After the mass of athletes came and went, Framingham resident and former Marathon runner Richard Cresmore took stock of the fluid station he directed near the corner of Metropolitan Avenue and Union Street.
``It went very well,'' he said. ``I guess we had about 25,000 runners, but it didn't seem like it.''
Meanwhile, just past the 18-mile marker in Newton, 14 members of a medical team treated injured athletes at the intersection of Chestnut Street and Commonwealth Avenue, providing massages for cramped legs, Icy Hot for sprains and sunscreen to avoid burns.
Despite the large field this year, supervisor Mike Tyron, an EMT from Western Massachusetts, said the group had seen cramps but few serious injuries.
``As far as what we've seen in other years, it's been a fairly quiet year,'' he said.
At the finish line in Boston, crowds line the course three and four deep to cheer on those able to finish.
Bentley College senior Dan Badavus, running in his second marathon, attributed his success to the legendary cheering section from Wellesley College.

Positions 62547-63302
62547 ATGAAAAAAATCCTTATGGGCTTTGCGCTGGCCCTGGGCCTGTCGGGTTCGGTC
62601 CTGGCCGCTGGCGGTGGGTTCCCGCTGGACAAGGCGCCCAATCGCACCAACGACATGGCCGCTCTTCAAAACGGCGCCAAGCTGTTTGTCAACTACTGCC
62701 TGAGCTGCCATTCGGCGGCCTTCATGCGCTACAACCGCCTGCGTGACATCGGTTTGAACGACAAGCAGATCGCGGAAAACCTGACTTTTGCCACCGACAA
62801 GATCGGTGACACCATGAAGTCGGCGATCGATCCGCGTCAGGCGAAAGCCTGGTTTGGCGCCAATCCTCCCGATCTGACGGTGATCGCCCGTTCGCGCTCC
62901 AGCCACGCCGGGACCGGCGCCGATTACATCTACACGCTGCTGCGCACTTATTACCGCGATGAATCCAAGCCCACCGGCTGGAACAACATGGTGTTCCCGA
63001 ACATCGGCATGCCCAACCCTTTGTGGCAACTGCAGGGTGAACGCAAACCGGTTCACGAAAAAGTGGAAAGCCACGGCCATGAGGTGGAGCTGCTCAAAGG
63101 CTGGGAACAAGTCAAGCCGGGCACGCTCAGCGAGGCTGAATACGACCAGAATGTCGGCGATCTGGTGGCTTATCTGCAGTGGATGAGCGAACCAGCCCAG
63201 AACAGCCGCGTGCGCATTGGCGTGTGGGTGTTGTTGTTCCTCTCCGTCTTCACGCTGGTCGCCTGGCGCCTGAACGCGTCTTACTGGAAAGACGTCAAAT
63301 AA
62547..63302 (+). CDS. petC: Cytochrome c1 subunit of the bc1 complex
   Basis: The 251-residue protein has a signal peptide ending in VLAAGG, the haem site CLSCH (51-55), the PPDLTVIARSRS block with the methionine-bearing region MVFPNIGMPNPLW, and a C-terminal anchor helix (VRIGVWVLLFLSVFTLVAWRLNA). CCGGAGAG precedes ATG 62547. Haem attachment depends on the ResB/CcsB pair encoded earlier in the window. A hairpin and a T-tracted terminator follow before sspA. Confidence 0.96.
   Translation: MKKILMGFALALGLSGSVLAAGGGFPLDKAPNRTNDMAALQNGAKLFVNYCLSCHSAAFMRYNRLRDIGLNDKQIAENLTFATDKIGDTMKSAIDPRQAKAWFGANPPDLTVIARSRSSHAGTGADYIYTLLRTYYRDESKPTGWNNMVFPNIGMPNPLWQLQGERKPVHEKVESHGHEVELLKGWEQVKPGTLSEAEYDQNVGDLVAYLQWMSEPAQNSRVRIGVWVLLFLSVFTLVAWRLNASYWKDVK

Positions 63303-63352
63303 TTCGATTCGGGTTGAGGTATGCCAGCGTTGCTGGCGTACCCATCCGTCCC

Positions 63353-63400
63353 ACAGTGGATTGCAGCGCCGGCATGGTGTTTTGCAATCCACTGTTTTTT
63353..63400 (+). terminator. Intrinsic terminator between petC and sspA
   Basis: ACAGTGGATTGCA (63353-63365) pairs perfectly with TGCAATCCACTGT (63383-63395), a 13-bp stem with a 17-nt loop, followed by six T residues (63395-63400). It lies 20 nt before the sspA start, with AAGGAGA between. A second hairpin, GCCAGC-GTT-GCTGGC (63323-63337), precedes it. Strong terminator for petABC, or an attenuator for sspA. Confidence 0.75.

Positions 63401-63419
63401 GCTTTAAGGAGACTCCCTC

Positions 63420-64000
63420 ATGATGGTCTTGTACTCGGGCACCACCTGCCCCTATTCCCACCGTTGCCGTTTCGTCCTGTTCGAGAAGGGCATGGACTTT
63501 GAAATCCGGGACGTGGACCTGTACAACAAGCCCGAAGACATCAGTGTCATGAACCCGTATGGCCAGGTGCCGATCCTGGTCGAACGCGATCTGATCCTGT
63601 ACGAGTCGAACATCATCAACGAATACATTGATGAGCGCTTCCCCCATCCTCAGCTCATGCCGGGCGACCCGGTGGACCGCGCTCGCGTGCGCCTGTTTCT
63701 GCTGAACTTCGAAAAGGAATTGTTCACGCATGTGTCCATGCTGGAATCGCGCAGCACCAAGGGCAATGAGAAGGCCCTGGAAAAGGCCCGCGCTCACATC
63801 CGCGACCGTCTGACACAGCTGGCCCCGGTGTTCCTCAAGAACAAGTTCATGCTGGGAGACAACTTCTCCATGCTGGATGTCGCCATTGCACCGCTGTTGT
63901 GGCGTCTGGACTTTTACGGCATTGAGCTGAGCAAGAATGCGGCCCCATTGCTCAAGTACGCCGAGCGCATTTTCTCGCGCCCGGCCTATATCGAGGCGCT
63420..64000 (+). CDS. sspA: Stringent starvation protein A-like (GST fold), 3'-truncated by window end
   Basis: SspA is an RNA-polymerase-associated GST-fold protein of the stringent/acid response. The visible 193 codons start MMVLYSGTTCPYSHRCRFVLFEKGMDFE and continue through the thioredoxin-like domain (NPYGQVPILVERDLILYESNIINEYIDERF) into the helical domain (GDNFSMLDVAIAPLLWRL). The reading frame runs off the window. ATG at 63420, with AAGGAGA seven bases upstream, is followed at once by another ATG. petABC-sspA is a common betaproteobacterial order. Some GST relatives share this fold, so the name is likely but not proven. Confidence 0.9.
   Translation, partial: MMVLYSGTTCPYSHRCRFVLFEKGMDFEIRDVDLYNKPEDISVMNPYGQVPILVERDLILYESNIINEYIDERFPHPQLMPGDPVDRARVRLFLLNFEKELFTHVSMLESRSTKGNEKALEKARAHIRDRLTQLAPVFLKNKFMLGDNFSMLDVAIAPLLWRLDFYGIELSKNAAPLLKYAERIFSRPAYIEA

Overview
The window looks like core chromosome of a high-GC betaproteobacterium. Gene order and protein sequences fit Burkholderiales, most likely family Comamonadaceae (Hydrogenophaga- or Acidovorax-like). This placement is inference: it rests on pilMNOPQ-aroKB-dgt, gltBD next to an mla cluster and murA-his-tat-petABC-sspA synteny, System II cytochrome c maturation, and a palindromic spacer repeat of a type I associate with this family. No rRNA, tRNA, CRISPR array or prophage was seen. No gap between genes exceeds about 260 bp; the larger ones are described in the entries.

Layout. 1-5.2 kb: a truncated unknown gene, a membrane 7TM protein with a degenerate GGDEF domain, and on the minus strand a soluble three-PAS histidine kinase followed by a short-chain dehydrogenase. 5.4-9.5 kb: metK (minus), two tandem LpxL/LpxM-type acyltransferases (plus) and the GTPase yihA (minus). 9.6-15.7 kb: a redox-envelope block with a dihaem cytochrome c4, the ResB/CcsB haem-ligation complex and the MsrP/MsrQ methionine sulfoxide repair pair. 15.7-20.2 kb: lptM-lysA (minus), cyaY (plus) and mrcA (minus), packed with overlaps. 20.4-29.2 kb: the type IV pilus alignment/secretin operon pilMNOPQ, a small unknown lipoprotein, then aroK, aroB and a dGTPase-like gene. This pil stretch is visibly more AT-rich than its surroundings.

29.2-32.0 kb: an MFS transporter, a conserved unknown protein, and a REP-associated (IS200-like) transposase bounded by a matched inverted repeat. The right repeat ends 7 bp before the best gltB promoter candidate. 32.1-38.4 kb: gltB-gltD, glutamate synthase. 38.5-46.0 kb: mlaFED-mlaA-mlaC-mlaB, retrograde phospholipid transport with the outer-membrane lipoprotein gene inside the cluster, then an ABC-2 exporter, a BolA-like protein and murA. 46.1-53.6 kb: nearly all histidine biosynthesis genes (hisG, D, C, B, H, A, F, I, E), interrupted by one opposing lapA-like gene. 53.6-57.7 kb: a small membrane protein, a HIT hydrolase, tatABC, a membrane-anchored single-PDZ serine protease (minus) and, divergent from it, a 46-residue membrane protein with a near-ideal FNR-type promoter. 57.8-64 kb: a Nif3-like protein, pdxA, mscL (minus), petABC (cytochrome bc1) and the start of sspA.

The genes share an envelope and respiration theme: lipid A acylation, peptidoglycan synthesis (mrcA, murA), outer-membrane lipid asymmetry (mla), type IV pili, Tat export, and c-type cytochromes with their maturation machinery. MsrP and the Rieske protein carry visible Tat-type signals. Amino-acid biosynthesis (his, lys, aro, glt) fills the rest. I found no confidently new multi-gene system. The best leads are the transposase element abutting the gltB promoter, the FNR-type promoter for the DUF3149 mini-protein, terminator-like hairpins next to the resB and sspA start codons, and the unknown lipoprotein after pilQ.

``The Wellesley girls - it was just deafening,'' he said. ``The noise just gets you going, and you can feel the adrenaline surging.''
While it may have been Jason Bodnar's fourth time running Boston, the North Carolina resident said the experience remained invigorating.
``Words don't do it justice,'' he said. ``You hear golfers talk about the Masters - this is our Masters.''
Other finishers included Framingham brothers Mikhail Volfson, 45, and Lev Volson, 56.
When asked back at the starting line who would finish first, Mikhail Volfson pointed at his older brother, who insisted they ran ``the same speed.''
Lev Volfson finished in roughly 4 hours, 34 minutes, 10 minutes ahead of his younger sibling.
Staff writers Matt Lynch, John Hilliard, Dan McDonald, Charlie Breitrose, Jeff Gilbride and Peter Reuell contributed to this article.
Michael Morton can be reached at firstname.lastname@example.org or 508-626-4338.
The MetroWest Daily News